Stocks: Worst week since November the chart for more market data. By Ken Sweet, contributing writer

NEW YORK(CNNMoney) -- U.S. stocks closed solidly higher on Friday, but fears about Libya and the oil markets translated into the worst week for stocks since November.

The Dow Jones industrial average (INDU) rose 62 points, or 0.5%, to 12,130; the S&P 500 (SPX) rose 13.8 points, or 1.1%, to 1,320; and Nasdaq Composite (COMP) gained 43 points, or 1.5%, to 2,781.05.

The Dow was led higher by shares of Boeing (BA, Fortune 500), which rose 2.2% after the aerospace giant won a $35 billion tanker contract from the Air Force. Shares of Intel (INTC, Fortune 500) also led the blue chips higher, closing up up 2.7%.

Today's gains come after the Dow posted losses for three consecutive sessions following the increased violence in Libya and rapidly rising oil prices. The S&P 500 is down 1.7% this week, the Dow Jones fell 2.1% and the Nasdaq lost 1.9%. It was the worst week for stocks since the week of Nov 12.

Part of today's market gain was related to the price of oil, investors said. Crude swung between modest gains and losses on Friday, trading at around $98 a barrel in late-morning trading. While still hovering near $100 a barrel, crude is now about $5 below the high it hit earlier this week.

Marc Pado, chief market strategist for Cantor Fitzgerald, said he believes the oil market has calmed from its "panic mode" earlier this week. Even if oil does continue to rise above $100, Mado said he isn't as worried as he was three years ago during the commodities bubble of 2008.

"I don't think $100-a-barrel oil prices are as a big of a concern for the market as they were [then] because we have the economic growth to absorb some of these higher prices," Pado said.

But Paul Zemsky, head of asset allocation with ING Investment Management, said he doesn't expect today's stock gains to hold going into next week if Libya remains in turmoil.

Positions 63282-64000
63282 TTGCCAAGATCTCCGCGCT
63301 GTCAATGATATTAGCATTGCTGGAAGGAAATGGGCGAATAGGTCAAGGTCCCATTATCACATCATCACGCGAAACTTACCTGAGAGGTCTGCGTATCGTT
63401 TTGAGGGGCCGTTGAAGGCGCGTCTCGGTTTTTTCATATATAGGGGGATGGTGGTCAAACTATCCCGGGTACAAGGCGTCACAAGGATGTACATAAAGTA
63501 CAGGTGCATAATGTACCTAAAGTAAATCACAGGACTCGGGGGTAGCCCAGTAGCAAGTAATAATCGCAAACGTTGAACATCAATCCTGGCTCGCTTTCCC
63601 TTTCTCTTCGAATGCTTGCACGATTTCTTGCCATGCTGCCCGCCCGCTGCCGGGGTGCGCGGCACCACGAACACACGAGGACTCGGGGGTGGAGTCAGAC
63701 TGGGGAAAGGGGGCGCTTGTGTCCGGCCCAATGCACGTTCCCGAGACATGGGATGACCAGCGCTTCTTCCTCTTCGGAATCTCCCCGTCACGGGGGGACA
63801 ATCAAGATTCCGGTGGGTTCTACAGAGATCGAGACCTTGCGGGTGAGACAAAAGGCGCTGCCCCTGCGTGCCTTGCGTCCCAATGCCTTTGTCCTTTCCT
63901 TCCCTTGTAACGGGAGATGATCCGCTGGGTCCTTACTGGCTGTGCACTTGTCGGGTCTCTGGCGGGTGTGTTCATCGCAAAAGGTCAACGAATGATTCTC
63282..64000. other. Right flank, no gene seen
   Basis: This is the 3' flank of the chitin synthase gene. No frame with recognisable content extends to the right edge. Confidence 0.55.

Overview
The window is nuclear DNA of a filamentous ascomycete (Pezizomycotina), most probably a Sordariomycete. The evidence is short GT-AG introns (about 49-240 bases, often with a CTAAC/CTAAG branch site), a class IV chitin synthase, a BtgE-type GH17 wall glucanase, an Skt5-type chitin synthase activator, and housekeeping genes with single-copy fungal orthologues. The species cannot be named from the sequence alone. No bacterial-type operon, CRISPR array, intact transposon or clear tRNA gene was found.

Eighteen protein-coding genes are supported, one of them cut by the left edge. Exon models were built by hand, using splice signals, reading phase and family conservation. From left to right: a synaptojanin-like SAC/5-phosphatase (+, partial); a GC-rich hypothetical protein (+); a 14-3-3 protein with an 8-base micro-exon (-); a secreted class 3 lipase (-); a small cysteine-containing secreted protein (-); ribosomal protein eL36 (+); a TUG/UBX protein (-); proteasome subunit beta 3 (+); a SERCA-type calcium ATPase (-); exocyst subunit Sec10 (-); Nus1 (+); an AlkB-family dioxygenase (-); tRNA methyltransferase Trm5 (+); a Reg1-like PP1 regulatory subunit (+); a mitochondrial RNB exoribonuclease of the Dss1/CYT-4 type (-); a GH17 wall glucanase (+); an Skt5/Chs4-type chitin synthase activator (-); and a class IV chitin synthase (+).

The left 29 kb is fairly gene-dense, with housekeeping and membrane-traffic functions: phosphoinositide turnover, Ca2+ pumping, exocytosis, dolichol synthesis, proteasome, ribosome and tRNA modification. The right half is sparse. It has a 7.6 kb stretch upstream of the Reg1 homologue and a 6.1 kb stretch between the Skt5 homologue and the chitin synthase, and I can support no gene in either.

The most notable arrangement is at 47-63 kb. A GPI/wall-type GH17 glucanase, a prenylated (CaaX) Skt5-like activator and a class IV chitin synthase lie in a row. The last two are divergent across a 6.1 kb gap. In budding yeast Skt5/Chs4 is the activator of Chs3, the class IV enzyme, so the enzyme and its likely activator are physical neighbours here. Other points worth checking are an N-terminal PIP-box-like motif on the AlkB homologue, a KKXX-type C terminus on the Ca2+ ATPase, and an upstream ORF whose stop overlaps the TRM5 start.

"I see this as a short-term bounce, if violence in oil producing countries continues, it's going to easily bring more fear into the stock and oil markets," Zemsky said.

On Thursday, stocks rebounded from afternoon lows to finish with small losses, as oil prices retreated from two-year highs above $100 a barrel.

Economy: The U.S. Bureau of Economic Analysis reported real gross domestic product increased at an annual rate of 2.8% in the fourth quarter. This is a revision from a preliminary report.

The GDP revision was much less than the 3.3% increase economists forecasted, according to a consensus survey by

A final read on February's University of Michigan consumer sentiment survey also is on the docket. The index is expected to remain unchanged at 75.1.

Companies: Autodesk (ADSK) shares jumped 6% after the company reported a 23% rise in earnings after Thursday's closing bell.

Shares of (CRM) rose 3.4% on Friday after the company reported a 29% jump in fourth-quarter sales.

World markets: European stocks closed broadly higher on Friday. Britain's FTSE 100 added 1.4%, the DAX in Germany ticked up 0.8% and France's CAC 40 gained 1.5%.

Asian markets ended the session mostly higher. The Shanghai Composite was flat, while the Hang Seng in Hong Kong rose 1.8% and Japan's Nikkei added 0.7%.

Currencies and commodities: The dollar gained strength against the euro and the British pound, but slipped against the Japanese yen.

Oil for April delivery closed up rose 91 cents, or 0.94%, to $98.19 a barrel.

Motorists are feeling the spike. The nationwide average price for gasoline rose nearly 6 cents overnight, according to AAA. This means that prices have jumped nearly 12 cents this week.

Gold futures for April delivery dipped $6.50, or about 0.5%, to $1,408.30 an ounce.

Bonds: The price on the benchmark 10-year U.S. Treasury edged higher, with the yield hitting 3.43%.  To top of page

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